Solutions are desperately needed, people are dying and many more are meeting the criteria for opioid addiction with each day that passes. Confronting this epidemic has proved to be a serious challenge. While there have been efforts to both assist addicts get help and make it harder to acquire prescription opioids, still around 142 Americans die of an overdose every day.
Last year, Congress approved and President Obama signed into law a couple piece of legislation aimed at putting an end to the epidemic. Legislation that called for funding addiction treatment services, expanding access to the opioid overdose reversal drug naloxone and training doctors to be more frugal prescribers. The Comprehensive Addiction and Recovery Act (CARA) and the 21st Century Cures Act have yet to bear quantifiable proof. Only time will tell. The current administration has placed their trust in the opioid commission to address the epidemic.
Opioid Crisis Report
Many addiction experts have eagerly awaited what conclusions the commission would make. This week, the Commission on Combating Drug Addiction and the Opioid Crisis released a preliminary report, according to the Associated Press. Wherein, the first order of business calls for the President to declare the opioid addiction epidemic a national emergency. Report says that roughly 142 deaths each day is "equal to September 11th event every three weeks."
“Your declaration would empower your cabinet to take bold steps and would force Congress to focus on funding and empowering the Executive Branch even further to deal with this loss of life. It would also awaken every American to this simple fact: if this scourge has not found you or your family yet, without bold action by everyone, it soon will.”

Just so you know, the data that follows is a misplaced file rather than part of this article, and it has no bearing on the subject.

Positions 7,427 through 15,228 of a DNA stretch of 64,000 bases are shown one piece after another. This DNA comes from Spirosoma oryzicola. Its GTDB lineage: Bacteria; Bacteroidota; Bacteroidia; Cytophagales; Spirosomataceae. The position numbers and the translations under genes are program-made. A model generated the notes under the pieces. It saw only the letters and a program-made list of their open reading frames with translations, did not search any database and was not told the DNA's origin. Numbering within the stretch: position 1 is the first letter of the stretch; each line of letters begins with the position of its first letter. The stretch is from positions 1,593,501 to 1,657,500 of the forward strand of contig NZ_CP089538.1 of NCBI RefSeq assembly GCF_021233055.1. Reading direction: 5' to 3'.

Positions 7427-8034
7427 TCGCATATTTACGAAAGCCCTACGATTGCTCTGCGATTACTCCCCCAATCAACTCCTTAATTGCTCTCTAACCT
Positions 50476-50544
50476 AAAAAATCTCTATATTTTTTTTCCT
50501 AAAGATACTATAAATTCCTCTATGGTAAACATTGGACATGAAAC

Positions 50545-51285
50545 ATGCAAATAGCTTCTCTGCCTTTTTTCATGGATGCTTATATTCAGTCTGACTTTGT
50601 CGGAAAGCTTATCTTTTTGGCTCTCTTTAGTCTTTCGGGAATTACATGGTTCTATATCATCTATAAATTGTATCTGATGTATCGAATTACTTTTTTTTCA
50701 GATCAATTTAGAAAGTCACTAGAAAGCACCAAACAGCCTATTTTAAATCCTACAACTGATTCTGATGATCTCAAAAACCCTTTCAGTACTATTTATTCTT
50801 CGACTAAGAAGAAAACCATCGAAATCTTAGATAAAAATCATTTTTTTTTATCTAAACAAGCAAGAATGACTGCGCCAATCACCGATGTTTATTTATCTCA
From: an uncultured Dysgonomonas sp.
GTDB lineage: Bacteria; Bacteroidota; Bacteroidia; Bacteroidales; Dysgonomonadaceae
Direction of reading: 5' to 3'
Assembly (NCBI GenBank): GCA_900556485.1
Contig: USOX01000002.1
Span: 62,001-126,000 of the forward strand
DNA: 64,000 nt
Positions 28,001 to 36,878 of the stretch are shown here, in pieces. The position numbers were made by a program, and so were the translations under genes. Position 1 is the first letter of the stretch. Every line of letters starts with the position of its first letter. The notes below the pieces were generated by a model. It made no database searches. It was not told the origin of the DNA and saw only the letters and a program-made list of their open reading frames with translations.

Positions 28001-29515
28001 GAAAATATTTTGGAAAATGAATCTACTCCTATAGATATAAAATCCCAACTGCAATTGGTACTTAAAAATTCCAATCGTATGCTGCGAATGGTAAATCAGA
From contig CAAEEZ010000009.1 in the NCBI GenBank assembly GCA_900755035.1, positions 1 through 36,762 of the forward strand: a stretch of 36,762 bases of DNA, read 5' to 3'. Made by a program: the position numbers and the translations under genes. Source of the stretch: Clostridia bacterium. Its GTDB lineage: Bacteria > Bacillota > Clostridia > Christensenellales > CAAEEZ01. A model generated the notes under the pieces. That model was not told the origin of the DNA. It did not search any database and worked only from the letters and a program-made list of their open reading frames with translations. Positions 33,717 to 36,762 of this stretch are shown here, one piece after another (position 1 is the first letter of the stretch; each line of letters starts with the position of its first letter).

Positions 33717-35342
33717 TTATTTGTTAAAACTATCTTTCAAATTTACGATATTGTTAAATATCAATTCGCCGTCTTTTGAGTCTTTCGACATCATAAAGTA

The commission included several recommendations in their report, including:
- Enforcing mental health parity laws, ensuring people get the coverage they need for addiction treatment.
- Equipping “all” law enforcement officers with naloxone.
- Funding federal agencies to develop fentanyl detection sensors.
- Increasing the use of opioid addiction medications, such as buprenorphine.
- Require doctors and other people working in the medical field to get buprenorphine prescribing waivers.
- Facilitate state prescription drug monitoring programs data sharing nationally by July 1, 2018.
Opioid addiction is difficult to recover from, but it is possible. The process usually begins with detox to help you get through the withdrawal process, the pain of which often leads to immediate relapse without assistance. Then followed by residential addiction treatment to teach you how a life in recovery can be achieved, teaching you skills and providing tools to help achieve success. After treatment, a continued program of spiritual maintenance is how one holds on to their recovery for years to come.
If you are ready to take the journey of addiction recovery, please contact Celebrate Hope at Hope by The Sea today.